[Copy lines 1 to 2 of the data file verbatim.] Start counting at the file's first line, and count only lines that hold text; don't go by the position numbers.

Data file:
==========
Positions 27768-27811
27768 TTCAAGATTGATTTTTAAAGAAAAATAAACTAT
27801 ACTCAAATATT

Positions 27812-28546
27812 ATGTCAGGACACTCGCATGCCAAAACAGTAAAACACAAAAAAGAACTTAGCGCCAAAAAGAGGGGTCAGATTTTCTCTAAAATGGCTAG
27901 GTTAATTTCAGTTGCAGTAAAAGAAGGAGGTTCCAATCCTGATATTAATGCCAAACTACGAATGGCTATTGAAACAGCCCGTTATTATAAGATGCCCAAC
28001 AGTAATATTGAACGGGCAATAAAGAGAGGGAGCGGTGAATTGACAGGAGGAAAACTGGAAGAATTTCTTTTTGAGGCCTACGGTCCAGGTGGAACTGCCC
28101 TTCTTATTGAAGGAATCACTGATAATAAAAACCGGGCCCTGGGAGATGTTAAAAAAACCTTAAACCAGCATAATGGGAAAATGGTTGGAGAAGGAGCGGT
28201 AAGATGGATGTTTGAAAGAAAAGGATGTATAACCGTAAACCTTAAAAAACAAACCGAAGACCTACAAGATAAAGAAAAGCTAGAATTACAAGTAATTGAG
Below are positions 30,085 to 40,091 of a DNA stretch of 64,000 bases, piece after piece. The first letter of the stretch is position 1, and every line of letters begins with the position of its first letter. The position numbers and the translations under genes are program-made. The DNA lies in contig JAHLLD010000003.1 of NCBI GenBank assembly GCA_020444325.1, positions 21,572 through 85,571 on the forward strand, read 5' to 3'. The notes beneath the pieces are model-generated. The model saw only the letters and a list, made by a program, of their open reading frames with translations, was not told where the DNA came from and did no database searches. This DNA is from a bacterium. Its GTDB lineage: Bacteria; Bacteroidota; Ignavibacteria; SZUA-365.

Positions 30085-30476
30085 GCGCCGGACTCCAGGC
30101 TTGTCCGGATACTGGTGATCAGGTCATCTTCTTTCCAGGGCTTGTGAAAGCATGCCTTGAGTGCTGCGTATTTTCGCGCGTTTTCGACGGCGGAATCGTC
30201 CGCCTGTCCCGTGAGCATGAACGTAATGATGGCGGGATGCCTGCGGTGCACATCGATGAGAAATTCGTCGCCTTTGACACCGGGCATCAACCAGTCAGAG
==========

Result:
Positions 27768-27811
27768 TTCAAGATTGATTTTTAAAGAAAAATAAACTAT